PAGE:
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Field observations of the Red-shouldered Vanga: a newly described Malagasy endemic

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Red-shouldered Vanga, male, Madagascar
Red-shouldered Vanga, female, Madagascar
P.A.J. Morris

The Red-shouldered Vanga, Calicalicus rufocarpalis, was described from two female specimens collected in 1947 near Toliara, south-west Madagascar (1). In the type-description, Goodman et al (1) published a photograph, taken in the same area, of a male Calicalicus which was presumed to relate to this species. The type-specimens and the photograph were the only evidence of the species' existence. The purpose of this paper is to confirm the appearance and identification criteria of the new species, including its distinctive call and song, and to give preliminary assessments of its habitat requirements, conservation status and recommendations for further work.

Rediscovery of the species

Before the type-description appeared in print, several attempts had been made to find Red-shouldered Vanga in the area where the two specimens had been collected, without success. Following the formal description of Red-shouldered Vanga, field survey workers working for the ZICOMA project (Zones d'Importance pour la Conservation des Oiseaux à Madagascar, the Madagascar Important Bird Areas Project) spent three days in the area looking for the species, between 23-25 July 1997. A total of c.9 singing males was located, and photographs of both male and female, and tape-recordings of song and calls were made.

Description and behaviour

The photograph of a male Calicalicus published in the type-description does indeed refer to that of the Red-shouldered Vanga. Male and female Red-shouldered Vangas are both similar to the respective sexes of the Red-tailed Vanga Calicalicus madagascariensis. However, there are several significant differences. Most were noted in the original type-description (1), but are clarified here. All comparisons made here are with the respective sexes of Red-tailed Vanga. Both sexes are somewhat larger overall than Red-tailed Vanga, with longer bills, tails and tarsi, shorter wings and pale legs. This gives the bird a rather elongated appearance. Males have a somewhat larger black bib and a brighter narrow white band over the forehead to behind the eye. The whitish cheek patch appears narrower. There is a conspicuous yellow-white iris and rufous on the marginal, lesser median and at least some inner greater coverts, and on some individuals on the inner web of the upper tertial. This red area is limited to the lesser and marginal coverts on Red-tailed. The tail appears duller grey above than Red-tailed, appearing strongly rufous in flight and from below. The flanks are suffused rufous, as in Red-tailed. The female is quite characteristic, with a pale line over the forehead and eyes, echoing the male's pattern. It has a noticeable, narrow but clearly defined pale eyering and a pale yellow-white iris. There is a conspicuous rufous patch on the lesser coverts, and median coverts in some individuals. The upperparts are a uniform pale greyish brown, with no contrast between the crown and mantle as in Red-tailed. Contrary to the inference in the type-description, the tail appears relatively rufous, especially in flight. Potential confusion of females of this species with the sympatric Archbold's, Newtonia archboldi, and Common Newtonias, N. brunneicauda, both small pale passerines with pale irides, can be avoided by noting the pale rufous shoulders, red tail and whitish eyering of Red-shouldered Vanga.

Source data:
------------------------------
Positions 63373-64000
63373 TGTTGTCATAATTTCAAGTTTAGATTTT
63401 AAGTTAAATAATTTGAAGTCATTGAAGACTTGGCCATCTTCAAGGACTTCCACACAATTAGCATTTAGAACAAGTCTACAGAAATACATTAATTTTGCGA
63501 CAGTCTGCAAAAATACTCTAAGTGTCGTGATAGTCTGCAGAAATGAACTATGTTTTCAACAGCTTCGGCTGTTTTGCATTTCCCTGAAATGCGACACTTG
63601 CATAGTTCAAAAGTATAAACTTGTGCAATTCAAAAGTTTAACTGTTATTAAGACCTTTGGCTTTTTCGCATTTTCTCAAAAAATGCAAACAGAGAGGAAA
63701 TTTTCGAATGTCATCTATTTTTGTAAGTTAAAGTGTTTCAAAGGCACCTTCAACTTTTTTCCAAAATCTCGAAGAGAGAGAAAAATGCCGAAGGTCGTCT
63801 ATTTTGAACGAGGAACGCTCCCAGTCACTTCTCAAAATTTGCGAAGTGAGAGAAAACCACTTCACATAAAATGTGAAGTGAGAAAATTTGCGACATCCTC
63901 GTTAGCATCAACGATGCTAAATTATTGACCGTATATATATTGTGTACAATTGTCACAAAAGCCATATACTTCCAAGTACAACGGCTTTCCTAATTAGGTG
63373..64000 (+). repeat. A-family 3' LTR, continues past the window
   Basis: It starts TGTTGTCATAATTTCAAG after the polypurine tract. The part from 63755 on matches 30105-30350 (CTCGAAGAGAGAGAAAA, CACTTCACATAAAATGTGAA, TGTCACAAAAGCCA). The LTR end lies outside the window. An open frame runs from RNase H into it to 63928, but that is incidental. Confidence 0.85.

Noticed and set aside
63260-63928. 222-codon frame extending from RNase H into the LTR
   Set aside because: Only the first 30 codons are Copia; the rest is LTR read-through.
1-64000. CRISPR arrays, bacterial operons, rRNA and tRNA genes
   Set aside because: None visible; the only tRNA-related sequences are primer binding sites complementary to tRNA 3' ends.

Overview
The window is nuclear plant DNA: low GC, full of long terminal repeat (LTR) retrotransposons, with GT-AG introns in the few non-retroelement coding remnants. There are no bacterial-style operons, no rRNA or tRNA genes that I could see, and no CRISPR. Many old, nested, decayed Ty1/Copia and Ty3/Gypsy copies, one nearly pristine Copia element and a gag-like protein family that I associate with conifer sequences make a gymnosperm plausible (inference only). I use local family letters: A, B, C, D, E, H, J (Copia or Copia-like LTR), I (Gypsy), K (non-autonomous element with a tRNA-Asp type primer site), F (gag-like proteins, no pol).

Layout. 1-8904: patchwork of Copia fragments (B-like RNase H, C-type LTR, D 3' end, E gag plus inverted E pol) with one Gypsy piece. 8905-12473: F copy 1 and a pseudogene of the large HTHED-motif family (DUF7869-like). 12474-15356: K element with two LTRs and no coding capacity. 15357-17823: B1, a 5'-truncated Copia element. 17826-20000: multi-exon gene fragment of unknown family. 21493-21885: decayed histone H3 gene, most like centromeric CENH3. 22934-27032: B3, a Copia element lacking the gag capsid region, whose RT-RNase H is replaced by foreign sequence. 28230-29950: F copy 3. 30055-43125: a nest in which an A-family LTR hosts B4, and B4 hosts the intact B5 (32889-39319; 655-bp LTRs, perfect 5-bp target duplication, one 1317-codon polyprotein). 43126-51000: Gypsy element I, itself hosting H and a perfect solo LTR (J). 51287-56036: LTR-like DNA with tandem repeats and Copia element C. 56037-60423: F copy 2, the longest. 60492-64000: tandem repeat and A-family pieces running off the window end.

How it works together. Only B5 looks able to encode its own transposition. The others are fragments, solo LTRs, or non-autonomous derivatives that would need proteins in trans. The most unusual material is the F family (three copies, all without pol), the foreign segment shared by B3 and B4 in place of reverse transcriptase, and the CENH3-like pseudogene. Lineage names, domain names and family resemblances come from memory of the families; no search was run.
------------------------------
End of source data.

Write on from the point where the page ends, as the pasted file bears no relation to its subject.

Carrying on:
Male and female Red-shouldered Vangas forage low in dense dry 2-3 m high Euphorbia scrub, calling frequently. Both take small insects, principally by gleaning from leaves and branches, but also by sally gleaning. The male (for which more detailed observations were made) repeatedly appeared to try to flush potential prey by flicking its wings open once or twice. This appeared not to be a display, as it was followed on two occasions by attempted sally gleans. Both sexes held prey in their feet while dismembering it.